Bruno Bauch

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Bruno Bauch
Bruno Bauch.png
BornJanuary 19, 1877
DiedFebruary 27, 1942(1942-02-27) (aged 65)
Jena, Thuringia, Germany
NationalityGerman
EducationUniversity of Freiburg (audit student; Ph.D., 1902)
University of Strasbourg
Heidelberg University
University of Halle (Dr. phil. hab.)
Era20th-century philosophy
RegionWestern philosophy
SchoolNeo-Kantianism (Baden school)
InstitutionsUniversity of Halle
University of Jena
ThesisGlückseligkeit und Persönlichkeit in der kritischen Ethik (Happiness and Personality in Critical Ethics) (1902)
Doctoral advisorHeinrich Rickert
Doctoral studentsRudolf Carnap[1]
Main interests
Epistemology, value theory
Notable ideas
Fact–value distinction[2]
Influences
Influenced

Bruno Bauch (German: [baʊx]; January 19, 1877 – February 27, 1942) was a German neo-Kantian philosopher.

Life and career[edit]

Bauch was born in Groß-Nossen, Münsterberg District, Silesia, Prussia (now in Poland) and studied philosophy at Freiburg, Strasbourg, and Heidelberg. In 1901, he received his doctorate under Heinrich Rickert at Freiburg, which entitled him to teach some courses (one of his doctoral students was Rudolf Carnap, who later became a central figure of the Vienna Circle). Bauch completed his habilitation, entitling him to a professorship, at the University of Halle in 1903. He taught as a "titular professor" at Halle from 1903 to 1910, and from 1911 onward as an "ordinary professor" at the University of Jena.

At Jena, he befriended Gottlob Frege and collaborated with the neo-Kantian philosopher of language Richard Hönigswald. Bauch was an influential figure in the Kant-Gesellschaft (Kant Society) and helped publish the Prussian Academy's edition of Kant's collected works. Until 1916, he was editor of the Kant Society's journal, Kant-Studien (Kant Studies). He was forced to resign after publishing an anti-semitic article in a right-wing nationalist tabloid, which caused a storm of controversy in the Kant Society. (Many neo-Kantians, including Bauch's subsequent colleague Hönigswald, were Jewish, and quite a few were social democrats.) In 1917, Bauch founded a philosophical society of his own, the German Philosophical Society, which issued the journal Beiträge zur Philosophie des Deutschen Idealismus (Contributions to the Philosophy of German Idealism). Frege was among its contributors. When the Nazis came to power, Bauch's political views stood him in good stead. While many neo-Kantians had to emigrate and some ended up in concentration camps (including, for a year, Hönigswald), Bauch became head of the German Philosophical Society in 1934.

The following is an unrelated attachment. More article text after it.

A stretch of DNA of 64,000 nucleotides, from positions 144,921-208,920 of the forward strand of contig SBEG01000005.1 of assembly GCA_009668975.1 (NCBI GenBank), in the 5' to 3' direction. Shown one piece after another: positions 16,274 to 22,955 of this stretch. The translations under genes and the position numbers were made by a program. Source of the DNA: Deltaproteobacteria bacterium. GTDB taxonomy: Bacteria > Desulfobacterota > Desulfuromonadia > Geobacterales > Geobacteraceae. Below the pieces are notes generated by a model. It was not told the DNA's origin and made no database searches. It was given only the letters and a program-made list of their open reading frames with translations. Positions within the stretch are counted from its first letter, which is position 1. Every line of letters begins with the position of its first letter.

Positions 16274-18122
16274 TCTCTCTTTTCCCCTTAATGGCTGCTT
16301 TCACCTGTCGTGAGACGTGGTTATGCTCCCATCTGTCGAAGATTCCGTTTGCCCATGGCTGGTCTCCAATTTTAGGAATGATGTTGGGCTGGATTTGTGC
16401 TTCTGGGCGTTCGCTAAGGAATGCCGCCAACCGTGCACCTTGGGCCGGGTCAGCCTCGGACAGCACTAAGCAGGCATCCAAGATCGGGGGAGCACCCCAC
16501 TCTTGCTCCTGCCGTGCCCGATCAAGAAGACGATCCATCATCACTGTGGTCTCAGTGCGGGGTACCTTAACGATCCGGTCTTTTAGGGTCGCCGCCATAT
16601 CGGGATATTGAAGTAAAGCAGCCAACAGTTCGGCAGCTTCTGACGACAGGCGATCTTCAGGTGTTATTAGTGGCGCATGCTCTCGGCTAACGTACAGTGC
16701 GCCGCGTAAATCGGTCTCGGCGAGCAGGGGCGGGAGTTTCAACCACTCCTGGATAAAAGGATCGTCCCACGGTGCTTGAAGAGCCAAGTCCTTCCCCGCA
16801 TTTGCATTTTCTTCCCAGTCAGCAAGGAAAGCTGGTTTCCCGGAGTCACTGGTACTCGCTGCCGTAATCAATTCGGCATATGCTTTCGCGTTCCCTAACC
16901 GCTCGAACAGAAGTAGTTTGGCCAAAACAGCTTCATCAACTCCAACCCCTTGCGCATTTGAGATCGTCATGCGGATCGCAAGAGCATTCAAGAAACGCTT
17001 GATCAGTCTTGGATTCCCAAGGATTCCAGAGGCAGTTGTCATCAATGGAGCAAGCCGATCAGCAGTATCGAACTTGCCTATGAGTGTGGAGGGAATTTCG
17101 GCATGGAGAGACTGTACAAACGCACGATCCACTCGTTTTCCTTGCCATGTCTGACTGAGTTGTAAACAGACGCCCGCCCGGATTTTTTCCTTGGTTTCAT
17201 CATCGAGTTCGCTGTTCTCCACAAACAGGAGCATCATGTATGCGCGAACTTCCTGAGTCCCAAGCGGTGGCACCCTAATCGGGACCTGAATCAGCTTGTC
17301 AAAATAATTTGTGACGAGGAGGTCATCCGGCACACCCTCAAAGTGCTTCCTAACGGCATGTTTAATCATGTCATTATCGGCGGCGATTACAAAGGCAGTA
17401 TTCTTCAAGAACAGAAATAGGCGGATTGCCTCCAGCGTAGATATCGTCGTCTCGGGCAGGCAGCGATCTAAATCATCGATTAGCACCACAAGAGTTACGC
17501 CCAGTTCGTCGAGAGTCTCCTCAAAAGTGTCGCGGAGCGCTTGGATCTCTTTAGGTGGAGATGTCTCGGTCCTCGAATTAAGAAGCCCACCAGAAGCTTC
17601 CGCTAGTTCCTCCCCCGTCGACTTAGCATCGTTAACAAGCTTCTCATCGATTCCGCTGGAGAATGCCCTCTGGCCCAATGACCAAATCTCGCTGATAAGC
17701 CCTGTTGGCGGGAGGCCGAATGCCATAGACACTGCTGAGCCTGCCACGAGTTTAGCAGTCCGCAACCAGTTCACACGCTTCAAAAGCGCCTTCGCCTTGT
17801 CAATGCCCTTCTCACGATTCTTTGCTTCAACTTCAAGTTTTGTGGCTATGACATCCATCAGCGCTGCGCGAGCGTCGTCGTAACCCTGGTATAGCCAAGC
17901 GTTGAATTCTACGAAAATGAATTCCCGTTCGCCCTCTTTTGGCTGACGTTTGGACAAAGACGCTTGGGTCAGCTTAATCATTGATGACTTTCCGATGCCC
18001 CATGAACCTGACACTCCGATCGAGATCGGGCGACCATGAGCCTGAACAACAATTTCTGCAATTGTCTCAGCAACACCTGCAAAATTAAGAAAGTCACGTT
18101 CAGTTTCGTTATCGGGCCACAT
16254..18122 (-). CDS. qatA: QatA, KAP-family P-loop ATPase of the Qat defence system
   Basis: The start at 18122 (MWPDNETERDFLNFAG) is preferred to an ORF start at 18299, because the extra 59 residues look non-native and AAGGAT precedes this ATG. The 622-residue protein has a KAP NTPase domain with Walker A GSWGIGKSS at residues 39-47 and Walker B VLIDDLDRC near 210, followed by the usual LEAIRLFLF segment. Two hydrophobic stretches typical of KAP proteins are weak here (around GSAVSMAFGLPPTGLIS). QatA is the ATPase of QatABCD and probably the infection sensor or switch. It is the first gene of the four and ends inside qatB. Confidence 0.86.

Philosophical work[edit]

Heinrich Rickert, whom Bauch studied under, was the most important leader of the so-called Baden school of neo-Kantianism after Wilhelm Windelband. Unlike its main rival, the Marburg school, the Baden neo-Kantians were more interested in practical philosophy than in the philosophy of science. They emphasized the distinction between fact and value and sought to use the concept of "value" for epistemological and ontological purposes. For example, to say that a sentence is "true" is sometimes equated with saying that it 'commands assent' (i.e., that it ought to be believed). Bauch, however, was a rather unorthodox scion of the Baden school, so much so that some commentators regard him as representing a distinct variety of neo-Kantianism.

While Bauch shared an interest in the value theory, he also had a much more lively interest in the philosophy of mathematics and logic than was common among the Baden neo-Kantians. Unlike Rickert, he was sympathetic to Gottlob Frege's logicism (which Rickert had rejected on the old-fashioned Kantian grounds that logic was analytic, mathematics synthetic), and was conciliatory toward the Marburg neo-Kantians' belief in the unity of logic and mathematics.

Works (selection)[edit]

  • Studien zur Philosophie der exakten Wissenschaften ("Studies on the Philosophy of the Exact Sciences"), Heidelberg, 1911.
  • Wahrheit, Wert und Wirklichkeit ("Truth, Value and Actuality"), Leipzig, 1923.

Notes[edit]

  1. ^ A. W. Carus, Michael Friedman, Wolfgang Kienzler, Alan Richardson, Sven Schlotter (eds.), Rudolf Carnap: Early Writings: The Collected Works of Rudolf Carnap, Volume 1, Oxford University Press, 2019, p. xiv.
  2. ^ Hans Sluga, Heidegger's Crisis: Philosophy and Politics in Nazi Germany, Harvard University Press, 1993, p. 165.
  3. ^ Hans Sluga (1980), Gottlob Frege, Routledge, pp. 53ff.

References[edit]

  • Meyer, Regina and Schenk, Günter (eds.). 2001.Neukantianisch orientierte Philosophen. Crok media Verlag. ISBN 3-936228-01-9.
  • Keller, Erich. 1928. Bruno Bauch als Philosoph des vaterländischen Gedankens, Hermann Beyer & Söhne, Langensalza.
  • Keller, Erich. 1935. Die Philosophie Bruno Bauchs als Ausdruck germanischer Geisteshaltung, Kohlhammer Verlag. Stuttgart.
  • Schmidt, Raymund (ed.). 1929. Die deutsche Philosophie der Gegenwart in Selbstdarstellungen, Verlag F. Meiner. Leipzig 1929.